(If you are a long-term reader you may have read the original post I wrote on this topic in 2016. This is an up dated version.)
Are you wondering ‘Why have the gendarmes returned?’ or ‘What has happened now? Has there been another break-in?’ Thankfully, none of these. These gendarmes are not local policemen but the small red creatures that can be found in our garden, in Castelnaudary S.W. France, at this time of year.
When I first saw them, from a distance, I thought that these little bugs were a type of ladybird, mainly because of the colours. After some research, I discovered that these striking looking insects are often called ‘les gendarmes’ in this part of the world.
Apparently, (more research!) this is because red and black were the colours of the original gendarme uniforms when they were still classified as soldiers and were part of the army.
However, for English speakers, these fascinating insects are known as ‘firebugs’. I think this name suits them perfectly! I must admit I had never seen nor heard of them before coming to Castelnaudary.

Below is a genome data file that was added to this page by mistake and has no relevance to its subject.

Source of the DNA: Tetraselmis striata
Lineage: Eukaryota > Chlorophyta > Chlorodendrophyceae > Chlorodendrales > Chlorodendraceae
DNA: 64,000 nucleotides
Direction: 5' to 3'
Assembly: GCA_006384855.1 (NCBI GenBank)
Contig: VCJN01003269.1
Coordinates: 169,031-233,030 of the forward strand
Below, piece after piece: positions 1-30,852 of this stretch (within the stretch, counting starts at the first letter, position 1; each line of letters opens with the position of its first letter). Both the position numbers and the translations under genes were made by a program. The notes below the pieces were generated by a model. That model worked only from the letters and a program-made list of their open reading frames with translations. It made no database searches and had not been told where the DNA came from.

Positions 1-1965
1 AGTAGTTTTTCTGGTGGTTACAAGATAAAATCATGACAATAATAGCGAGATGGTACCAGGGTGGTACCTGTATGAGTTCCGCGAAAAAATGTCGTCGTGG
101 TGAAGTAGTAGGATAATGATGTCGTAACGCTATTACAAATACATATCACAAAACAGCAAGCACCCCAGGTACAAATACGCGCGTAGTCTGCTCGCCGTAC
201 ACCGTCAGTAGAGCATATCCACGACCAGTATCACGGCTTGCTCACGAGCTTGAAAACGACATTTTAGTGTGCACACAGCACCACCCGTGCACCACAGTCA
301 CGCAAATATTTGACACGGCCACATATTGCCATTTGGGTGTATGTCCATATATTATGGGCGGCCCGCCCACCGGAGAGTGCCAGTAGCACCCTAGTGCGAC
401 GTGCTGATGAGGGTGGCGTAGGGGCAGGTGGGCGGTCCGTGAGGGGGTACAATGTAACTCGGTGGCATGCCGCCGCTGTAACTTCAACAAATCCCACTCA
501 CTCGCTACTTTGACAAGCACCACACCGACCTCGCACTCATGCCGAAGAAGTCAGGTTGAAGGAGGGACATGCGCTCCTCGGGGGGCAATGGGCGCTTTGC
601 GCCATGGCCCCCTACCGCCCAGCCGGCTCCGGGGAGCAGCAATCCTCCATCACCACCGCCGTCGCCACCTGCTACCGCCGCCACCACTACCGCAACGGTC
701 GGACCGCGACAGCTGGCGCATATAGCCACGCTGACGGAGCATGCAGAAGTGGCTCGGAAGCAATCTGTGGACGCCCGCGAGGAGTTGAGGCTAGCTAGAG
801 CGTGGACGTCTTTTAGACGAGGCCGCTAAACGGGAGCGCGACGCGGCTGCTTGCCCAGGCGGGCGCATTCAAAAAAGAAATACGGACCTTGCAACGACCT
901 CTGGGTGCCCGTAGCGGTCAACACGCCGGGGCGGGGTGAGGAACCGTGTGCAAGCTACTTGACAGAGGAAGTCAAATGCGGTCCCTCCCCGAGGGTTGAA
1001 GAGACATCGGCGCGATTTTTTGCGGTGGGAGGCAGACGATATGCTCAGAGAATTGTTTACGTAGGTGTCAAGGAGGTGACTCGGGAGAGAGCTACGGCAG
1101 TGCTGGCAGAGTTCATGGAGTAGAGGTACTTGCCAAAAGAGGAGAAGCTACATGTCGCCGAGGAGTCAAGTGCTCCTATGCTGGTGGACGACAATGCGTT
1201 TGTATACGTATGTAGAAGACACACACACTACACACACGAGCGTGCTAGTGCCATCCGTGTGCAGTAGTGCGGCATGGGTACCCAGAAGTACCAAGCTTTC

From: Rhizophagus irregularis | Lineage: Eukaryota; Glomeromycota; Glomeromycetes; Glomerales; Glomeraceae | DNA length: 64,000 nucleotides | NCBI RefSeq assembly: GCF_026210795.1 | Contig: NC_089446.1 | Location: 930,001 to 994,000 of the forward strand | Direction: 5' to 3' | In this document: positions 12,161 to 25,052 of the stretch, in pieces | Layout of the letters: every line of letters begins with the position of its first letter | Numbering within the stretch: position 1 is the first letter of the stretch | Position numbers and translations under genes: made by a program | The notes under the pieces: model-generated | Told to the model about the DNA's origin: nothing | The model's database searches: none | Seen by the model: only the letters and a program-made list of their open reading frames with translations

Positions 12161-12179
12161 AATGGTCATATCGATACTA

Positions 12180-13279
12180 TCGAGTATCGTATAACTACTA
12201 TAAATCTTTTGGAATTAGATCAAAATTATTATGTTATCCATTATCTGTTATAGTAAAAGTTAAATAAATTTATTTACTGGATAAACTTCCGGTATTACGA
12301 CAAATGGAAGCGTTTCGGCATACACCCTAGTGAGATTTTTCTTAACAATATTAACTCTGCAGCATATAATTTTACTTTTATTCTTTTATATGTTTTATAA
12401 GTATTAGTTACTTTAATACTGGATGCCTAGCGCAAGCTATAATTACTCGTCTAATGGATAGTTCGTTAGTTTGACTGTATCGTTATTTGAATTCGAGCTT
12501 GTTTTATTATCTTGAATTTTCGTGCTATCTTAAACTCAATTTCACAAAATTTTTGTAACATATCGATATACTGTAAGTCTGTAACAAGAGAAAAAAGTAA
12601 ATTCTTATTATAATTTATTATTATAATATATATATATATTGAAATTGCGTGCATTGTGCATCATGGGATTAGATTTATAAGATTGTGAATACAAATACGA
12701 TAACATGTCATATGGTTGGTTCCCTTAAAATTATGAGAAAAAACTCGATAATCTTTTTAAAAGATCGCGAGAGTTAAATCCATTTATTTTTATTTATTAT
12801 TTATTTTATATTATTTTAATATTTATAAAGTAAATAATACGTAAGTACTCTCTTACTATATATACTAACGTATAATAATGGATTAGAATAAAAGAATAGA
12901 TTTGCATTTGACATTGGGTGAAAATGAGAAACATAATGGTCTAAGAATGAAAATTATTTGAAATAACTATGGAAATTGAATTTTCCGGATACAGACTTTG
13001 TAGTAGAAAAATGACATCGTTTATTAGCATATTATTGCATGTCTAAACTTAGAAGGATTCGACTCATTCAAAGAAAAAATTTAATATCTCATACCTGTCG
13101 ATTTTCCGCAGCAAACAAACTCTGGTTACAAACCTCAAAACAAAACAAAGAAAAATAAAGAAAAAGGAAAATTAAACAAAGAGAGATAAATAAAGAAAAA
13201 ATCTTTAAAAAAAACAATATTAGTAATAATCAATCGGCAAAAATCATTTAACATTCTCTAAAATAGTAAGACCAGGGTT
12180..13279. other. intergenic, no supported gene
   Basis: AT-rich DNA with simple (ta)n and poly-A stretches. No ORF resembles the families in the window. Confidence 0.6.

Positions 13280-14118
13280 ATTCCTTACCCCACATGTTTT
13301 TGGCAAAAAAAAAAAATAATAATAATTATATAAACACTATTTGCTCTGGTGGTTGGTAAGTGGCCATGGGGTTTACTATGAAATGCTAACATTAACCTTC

This is a close up of a firebug on the outside wall of our house. They move surprisingly quickly!
Some random but interesting facts about firebugs:
- Their scientific name is Pyrrhocoris apterus.
- Firebugs are gregarious and live in colonies which can consist of several hundred or even thousands of individuals.
- They love the sun. I frequently see hoards of them sunbathing on our terrace!
- You can spot them at the bottom of walls, hedges and the base of trees, especially Lime trees. This is because they like the taste of the lime seeds. We have a large lime tree in our back garden, quite close to the house, and this is where we see them the most.
- Firebugs also eat dead insects; very useful in my opinion!
- They have a rostrum which is a beak-like projection or proboscis. They ingest food through this by boring a hole in the shell of fallen seeds and sucking up the remaining juice.
- They have few natural enemies.
- Firebugs are not poisonous.
- Neither do they sting or bite.
- They are not a threat to plants.
- Almost everywhere in Europe and in large parts of Asia is where they can be found, although I have never seen any in the UK.
- Firebugs hibernate under stones, bark and leaves.
- They come out of hibernation in mid-March.
- Mating usually takes place in April and May and can last for several hours or even days.
- Female Firebugs lay between 60 to 80 eggs.
- Their average lifespan is 14 months.
I hope you have enjoyed reading about this rather interesting bug! Have you have come across firebugs? If you have I’d love to know where!
I am linking this post with the very entertaining #PoCoLo